If the body is not too laden down with equipment it will just be left to float back up. As the death is probably going to be from loss of hits if enough concussion hits can be restored before the soul departs then the character can be revived without the need for life giving. That does make it rather important to finish off the orcs quickly!

This ‘misadventure’ is a potentially interesting way of weakening a party or even bringing low a very powerful party. It is unrelenting, the river is extremely difficult to fight but can deliver real harm to the characters. The orcs are do not need to be particularly numerous or high level. Many partys will almost discount an encounter with half a dozen orcs but in this case the orcs are just the trigger at the start and by the time they are encountered at the end they may be significantly more dangerous!

The fresh water merfolk and the Lampy are not things the characters are ever likely to have met before and tucked in the middle there was a Naiad. I have given the Naiad an additional power. She can rescue some of the characters by casting waterlungs on the characters. The mechanism for doing this is actually via another of the alchemists potions. The ‘drowned’ characters will not have known this at the time but the naiad had taken a draft of the potion and delivered it using a ‘kiss of life’ type action.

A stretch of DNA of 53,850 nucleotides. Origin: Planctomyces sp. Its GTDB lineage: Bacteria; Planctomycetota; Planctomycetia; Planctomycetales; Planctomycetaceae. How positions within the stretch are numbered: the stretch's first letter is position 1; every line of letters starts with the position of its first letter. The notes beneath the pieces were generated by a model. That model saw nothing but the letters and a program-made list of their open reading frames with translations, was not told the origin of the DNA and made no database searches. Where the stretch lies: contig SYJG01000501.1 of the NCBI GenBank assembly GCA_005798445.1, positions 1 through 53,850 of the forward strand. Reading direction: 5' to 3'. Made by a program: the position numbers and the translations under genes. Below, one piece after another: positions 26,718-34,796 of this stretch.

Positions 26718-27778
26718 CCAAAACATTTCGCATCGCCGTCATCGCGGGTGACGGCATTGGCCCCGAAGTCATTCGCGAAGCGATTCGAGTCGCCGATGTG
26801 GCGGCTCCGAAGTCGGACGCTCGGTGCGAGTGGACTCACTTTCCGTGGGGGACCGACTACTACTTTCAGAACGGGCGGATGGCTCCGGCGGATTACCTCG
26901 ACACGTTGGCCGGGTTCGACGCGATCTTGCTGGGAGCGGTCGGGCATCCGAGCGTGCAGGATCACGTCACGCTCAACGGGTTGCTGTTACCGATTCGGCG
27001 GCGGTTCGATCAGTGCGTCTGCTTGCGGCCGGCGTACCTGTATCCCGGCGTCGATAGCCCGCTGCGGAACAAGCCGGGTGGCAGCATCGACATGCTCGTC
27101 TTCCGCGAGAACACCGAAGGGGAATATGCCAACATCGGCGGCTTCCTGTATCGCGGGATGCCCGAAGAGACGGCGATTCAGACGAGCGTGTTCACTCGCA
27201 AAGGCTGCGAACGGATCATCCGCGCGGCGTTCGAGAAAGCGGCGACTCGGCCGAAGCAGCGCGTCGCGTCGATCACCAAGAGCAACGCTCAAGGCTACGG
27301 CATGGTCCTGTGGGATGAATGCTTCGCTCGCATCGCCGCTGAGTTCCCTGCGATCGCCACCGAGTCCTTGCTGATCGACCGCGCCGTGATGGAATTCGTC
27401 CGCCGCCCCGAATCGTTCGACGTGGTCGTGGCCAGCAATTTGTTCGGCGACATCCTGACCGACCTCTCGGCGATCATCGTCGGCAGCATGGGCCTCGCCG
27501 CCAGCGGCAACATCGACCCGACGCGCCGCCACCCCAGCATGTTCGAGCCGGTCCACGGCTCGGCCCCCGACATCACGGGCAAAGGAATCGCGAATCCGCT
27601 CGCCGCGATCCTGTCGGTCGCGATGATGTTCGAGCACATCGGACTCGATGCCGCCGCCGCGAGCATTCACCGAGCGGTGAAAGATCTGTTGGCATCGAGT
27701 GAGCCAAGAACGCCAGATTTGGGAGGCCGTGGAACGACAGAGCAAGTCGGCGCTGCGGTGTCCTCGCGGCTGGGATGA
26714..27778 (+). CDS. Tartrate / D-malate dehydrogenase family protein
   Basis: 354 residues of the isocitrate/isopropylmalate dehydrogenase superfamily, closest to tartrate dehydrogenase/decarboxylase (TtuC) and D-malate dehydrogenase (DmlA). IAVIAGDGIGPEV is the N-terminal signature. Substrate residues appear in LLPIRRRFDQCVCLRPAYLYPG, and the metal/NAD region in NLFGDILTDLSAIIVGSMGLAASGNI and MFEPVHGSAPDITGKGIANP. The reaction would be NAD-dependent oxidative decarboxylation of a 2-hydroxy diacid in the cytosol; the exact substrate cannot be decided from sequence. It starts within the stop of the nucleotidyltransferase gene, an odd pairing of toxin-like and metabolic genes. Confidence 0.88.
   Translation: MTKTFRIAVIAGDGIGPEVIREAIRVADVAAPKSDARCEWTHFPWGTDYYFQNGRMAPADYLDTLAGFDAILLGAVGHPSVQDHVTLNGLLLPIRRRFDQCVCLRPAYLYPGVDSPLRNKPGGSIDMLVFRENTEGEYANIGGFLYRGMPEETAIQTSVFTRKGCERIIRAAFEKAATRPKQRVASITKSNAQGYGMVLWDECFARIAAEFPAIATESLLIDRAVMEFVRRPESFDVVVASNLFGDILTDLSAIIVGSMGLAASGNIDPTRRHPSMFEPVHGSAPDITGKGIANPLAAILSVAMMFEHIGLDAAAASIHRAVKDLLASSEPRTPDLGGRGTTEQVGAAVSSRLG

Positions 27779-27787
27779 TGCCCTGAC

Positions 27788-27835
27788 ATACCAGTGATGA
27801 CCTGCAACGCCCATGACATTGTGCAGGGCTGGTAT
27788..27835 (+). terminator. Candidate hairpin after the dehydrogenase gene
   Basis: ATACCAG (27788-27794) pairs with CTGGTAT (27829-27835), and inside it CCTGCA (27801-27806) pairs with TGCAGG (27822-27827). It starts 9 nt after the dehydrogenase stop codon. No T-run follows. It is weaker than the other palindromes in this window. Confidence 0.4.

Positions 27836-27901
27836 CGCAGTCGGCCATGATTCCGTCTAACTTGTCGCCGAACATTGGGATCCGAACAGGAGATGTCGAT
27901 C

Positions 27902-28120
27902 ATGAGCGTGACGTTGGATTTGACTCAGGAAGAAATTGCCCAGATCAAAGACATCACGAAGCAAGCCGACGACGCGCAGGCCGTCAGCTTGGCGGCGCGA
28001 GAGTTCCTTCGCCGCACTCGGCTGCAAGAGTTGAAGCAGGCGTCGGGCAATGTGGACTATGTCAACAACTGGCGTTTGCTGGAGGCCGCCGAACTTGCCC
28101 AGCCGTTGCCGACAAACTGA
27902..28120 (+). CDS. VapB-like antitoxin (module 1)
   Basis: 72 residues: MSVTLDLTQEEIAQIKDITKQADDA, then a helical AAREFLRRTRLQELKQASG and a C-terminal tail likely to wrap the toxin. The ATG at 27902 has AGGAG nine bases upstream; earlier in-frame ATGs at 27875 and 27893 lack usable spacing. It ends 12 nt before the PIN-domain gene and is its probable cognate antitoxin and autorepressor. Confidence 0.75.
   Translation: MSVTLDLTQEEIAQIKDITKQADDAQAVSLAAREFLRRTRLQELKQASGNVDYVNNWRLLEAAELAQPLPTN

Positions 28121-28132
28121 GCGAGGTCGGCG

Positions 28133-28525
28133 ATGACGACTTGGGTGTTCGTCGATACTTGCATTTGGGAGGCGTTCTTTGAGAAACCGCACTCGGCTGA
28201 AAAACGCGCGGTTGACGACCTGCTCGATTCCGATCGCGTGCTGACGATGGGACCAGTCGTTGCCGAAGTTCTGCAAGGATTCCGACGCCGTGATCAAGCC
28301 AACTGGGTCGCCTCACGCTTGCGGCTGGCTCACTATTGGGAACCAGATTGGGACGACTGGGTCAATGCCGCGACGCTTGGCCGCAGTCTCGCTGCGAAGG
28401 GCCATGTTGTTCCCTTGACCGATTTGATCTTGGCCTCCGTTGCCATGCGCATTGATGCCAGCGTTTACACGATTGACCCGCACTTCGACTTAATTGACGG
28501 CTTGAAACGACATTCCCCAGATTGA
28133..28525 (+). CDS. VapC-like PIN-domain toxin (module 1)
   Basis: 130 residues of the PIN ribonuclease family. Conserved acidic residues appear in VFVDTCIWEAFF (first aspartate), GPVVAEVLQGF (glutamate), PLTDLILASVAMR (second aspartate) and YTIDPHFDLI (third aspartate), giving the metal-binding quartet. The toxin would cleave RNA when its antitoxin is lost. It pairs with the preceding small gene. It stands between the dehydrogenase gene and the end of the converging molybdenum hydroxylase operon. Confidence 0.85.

The anatomy of a story metaphor that we started with was put the characters up a tree, throw stones at them and then get them down again. Over the past three posts we have done the up the tree and thrown the stones. The getting them down again is the perfect time to throw the characters an adventure hook. Right now they are God knows where, beaten and bloodied. Now is a good time to kick them into a different direction.

Scroll down for the scary Lamprey photo!









A real lamprey
A real lamprey

One Reply to “If you cannot stand the heat…”

  1. Those are some terrifying pictures of eels. And to think they were considered a delicacy by the medieval aristocracy. King Henry I of England loved them so much they killed him: one of his chronclers notes that he died after feeding on ‘a surfeit of eels.’